The ICTD2009 conference was held at Carnegie Mellon’s University in Doha, Qatar – A recently completed, futuristic building rising from the desert. The conference started with some thematic workshops on ICT4D research, mobiles and ICT4D definitions, followed by 2 days of peer-reviewed paper presentations, posters and demos, and a couple of big name keynotes. Papers were grouped into those looking at heathcare, e-government, social enterprise, community content, education and games. Major recurring themes were mobile platforms, qualitative v quantitative method, evaluation and generalisability/scalability.
Bill Gates’ keynote began by focusing on the big problems in development that his Foundation is targeting — childhood mortality, immunisation and education. Perhaps to deliberately deemphasise ICT, he introduced it only later in his talk, where he talked about scalability and learning to recognise those projects with a genuine impact while recognising failures (citing Digital Green and M-Pesa as successful examples). In doing so, there was some feeling that he was not giving due regard to the importance of localised, context-dependent solutions (eg Richard Heeks’ response)
Earlier in the day, a very interesting study by Melissa Ho and colleagues on ICT for health in Ghana had compared a top-down, government-sponsored solution with a more bottom-up practitioner-led initiative. Both solutions dealt with communication and referrals between health care professionals, the former being based on a web platform and the latter a mobile solution. The study found more uptake with the latter, though interestingly this also seemed to have some unintended consequences, such as doctors’ phones going off at inopportune moments. This seemed to typify the delicate balance between over-structured “official” systems which struggle for uptake and the unstructured, occasionally chaotic outcomes with a user-led approach. The interesting question for me is whether such community-led work can develop sufficient structure and conformity for the solution to work efficiently into the long term.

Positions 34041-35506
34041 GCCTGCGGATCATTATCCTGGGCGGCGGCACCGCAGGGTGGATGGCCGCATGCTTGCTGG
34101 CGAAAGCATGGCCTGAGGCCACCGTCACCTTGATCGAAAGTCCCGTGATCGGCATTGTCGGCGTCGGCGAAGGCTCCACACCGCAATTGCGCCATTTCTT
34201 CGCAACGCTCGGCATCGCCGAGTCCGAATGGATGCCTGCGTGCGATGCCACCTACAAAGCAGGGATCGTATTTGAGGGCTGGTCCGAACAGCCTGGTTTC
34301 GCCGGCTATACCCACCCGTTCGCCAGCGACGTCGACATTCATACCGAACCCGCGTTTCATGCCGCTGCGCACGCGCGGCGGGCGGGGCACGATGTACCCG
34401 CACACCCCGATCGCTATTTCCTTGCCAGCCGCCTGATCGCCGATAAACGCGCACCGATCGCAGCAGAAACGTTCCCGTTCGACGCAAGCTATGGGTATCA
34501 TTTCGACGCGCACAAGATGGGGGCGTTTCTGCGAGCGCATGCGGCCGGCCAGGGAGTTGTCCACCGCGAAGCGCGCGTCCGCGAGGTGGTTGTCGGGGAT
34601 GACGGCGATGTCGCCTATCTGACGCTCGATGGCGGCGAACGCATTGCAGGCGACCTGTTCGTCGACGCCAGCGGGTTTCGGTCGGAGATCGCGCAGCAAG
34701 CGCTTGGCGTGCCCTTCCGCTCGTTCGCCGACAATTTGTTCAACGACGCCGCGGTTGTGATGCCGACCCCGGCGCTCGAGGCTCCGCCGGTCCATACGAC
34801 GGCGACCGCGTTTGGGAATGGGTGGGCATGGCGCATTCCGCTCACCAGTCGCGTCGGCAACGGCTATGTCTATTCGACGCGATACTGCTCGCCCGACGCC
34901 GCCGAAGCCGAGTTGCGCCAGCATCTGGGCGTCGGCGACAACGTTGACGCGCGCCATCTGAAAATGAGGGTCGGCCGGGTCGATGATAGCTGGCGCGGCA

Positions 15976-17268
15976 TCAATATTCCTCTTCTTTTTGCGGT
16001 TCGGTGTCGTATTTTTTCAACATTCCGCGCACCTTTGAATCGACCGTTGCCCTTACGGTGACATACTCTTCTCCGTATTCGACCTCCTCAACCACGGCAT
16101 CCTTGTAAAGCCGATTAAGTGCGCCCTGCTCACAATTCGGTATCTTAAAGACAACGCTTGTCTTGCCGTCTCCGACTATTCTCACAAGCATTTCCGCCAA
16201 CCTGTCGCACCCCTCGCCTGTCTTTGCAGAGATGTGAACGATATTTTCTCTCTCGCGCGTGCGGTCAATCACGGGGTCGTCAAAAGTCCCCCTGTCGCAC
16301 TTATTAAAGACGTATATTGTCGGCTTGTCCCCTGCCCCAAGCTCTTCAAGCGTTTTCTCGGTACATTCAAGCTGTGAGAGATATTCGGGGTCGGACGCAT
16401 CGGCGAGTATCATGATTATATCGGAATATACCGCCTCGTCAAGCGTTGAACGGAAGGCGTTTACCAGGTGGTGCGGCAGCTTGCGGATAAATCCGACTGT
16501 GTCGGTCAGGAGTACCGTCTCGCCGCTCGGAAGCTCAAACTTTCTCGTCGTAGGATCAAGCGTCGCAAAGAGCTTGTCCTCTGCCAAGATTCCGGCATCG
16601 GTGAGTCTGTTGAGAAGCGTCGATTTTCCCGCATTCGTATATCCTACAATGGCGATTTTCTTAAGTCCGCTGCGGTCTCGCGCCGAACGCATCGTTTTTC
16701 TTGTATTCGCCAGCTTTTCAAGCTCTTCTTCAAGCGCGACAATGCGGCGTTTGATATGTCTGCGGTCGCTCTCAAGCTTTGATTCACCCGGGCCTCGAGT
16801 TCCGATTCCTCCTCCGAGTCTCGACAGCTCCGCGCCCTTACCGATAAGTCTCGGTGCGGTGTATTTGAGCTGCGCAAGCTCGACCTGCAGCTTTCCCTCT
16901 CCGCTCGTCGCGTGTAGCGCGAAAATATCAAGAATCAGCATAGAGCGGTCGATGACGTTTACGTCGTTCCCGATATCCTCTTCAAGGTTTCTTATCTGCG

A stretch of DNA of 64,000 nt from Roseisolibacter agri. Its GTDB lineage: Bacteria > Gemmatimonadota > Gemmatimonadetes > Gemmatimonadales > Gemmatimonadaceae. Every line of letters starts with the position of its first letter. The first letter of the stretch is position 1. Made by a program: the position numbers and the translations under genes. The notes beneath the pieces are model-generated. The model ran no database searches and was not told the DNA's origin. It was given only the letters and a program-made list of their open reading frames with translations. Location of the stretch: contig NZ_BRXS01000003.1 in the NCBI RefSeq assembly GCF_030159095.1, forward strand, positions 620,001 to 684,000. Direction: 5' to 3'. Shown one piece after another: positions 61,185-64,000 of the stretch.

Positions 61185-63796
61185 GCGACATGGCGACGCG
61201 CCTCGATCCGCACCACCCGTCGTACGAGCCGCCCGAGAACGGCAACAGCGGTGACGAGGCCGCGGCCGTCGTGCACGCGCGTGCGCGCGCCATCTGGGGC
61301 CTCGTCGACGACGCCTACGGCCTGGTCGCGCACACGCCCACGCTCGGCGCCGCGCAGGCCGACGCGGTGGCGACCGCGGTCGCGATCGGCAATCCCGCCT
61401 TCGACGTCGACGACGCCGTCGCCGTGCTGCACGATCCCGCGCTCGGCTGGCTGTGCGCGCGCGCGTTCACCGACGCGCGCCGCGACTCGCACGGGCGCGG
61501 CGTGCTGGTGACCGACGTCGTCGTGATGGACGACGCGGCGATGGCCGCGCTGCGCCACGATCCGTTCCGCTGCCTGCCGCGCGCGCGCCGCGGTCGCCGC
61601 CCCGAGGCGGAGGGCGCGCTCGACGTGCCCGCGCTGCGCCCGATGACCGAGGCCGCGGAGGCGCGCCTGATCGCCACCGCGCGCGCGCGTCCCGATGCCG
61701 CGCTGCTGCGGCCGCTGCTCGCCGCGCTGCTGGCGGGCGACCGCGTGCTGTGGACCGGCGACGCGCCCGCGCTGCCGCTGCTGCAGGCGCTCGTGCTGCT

Among the other (mostly very good) presentations that stood out for me was that by Aishwarya Ratan et al from Microsoft Research on Kelsa+, which did an ethnographic study of off-duty workers using a PC, capturing some compelling footage of workers teaching themselves basic computing through peer observation and experimentation.
The poster presentations and system demos were great, and although I didn’t get round to all of them I had a very good live demo of Frontline SMS linked to Ushahidi for participatory crisis reporting and a look at the Moca system for remote diagnosis in healthcare.
In his closing keynote, Carlos Braga of the World Bank talked about the global financial crisis and how it will continue to hit developing countries hard. While acknowledging the role of ICT in the credit crisis (through enabling complex but opaque derivative calculations), it is increasingly shown to play a strong role in economic growth. Braga compared the development trajectories of South Korea and Ghana, attributing a large amount of the divergence between the two on the better harnessing of knowledge in Korea. Braga also made use of the excellent animated bubble chart for GDP growth from Gapminder World
In sum, it was a privilege to get to sample the range of quality research and innovation going on in the ICT4D space. While the theoretical navel-gazing was occasionally wearing, there were also real signs of an emerging, more balanced synergy between the power of ICT and the headline issues in global development.